In keeping with most other English language
rules, rule #1 from last week: “A singular noun must always
have an article,” also has exceptions. The following four
sentences demonstrate some of these exceptions.
1. Jack has one house in Canada and
two houses in Europe.
2. His house in Canada is very big.
3. Many people are amazed by the size of Jack’s
4. My daughter has watched this movie five times.
To accommodate these exceptions, let’s
revise Rule #1 to:
Rule #1 (revised): Singular count nouns
must be preceded by articles, quantifiers, possessive forms,
usually numbers. In the case of a singular count noun, the
only number that can work is “one”. With plural count nouns,
you can use any number greater than one. For example: “Jack
has three houses and ten million dollars.”
can be of two types: possessive pronouns and nouns with
We can use the following possessive pronouns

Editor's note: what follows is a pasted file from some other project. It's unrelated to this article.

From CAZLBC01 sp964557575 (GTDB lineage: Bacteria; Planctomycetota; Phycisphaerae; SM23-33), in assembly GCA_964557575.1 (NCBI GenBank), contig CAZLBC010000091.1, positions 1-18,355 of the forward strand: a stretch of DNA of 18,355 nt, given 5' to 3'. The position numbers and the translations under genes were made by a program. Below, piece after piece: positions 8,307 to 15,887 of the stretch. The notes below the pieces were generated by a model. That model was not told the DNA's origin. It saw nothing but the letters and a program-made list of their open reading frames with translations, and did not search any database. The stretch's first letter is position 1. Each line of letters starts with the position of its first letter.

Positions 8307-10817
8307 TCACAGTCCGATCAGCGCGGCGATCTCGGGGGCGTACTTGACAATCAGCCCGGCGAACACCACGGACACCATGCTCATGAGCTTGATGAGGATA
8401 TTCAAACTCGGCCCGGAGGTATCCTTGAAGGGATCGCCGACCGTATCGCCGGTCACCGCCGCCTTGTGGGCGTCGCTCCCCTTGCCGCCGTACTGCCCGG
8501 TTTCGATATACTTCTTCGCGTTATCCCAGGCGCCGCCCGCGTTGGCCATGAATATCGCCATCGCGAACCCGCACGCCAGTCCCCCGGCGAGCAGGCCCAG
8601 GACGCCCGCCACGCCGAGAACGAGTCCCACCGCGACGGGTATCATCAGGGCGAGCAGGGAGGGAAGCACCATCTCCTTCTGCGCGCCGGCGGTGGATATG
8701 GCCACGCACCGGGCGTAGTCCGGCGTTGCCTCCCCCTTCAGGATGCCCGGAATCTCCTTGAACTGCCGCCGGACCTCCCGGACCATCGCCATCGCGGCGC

with singular count nouns: my, your, his, her, its, their,
talked to your brother about his story of her
pet dog. Its title was: “How a Dog Saved My Life.”
Their opinion is that a dog can be our best friend.
Be careful not to use these possessive
pronouns: mine, ours, yours, hers, and theirs.
These pronouns are never attached to another noun. Compare the
two examples that follow: 1. This book is mine 2. This
is my book.
Nouns with possessive apostrophes
can be formed by using either a common noun or a proper noun
as can be seen in this example: My sister’s dog is the
hero of Jack’s story.
are limited to this and that with singular count
nouns. For example: This story reminds me of a story I
read about many years ago. The dog in that story was a
collie named Lassie.
Try a Practice Quiz on Articles
Visit Last Week's Feature:
Using Articles in Grammar: Part 1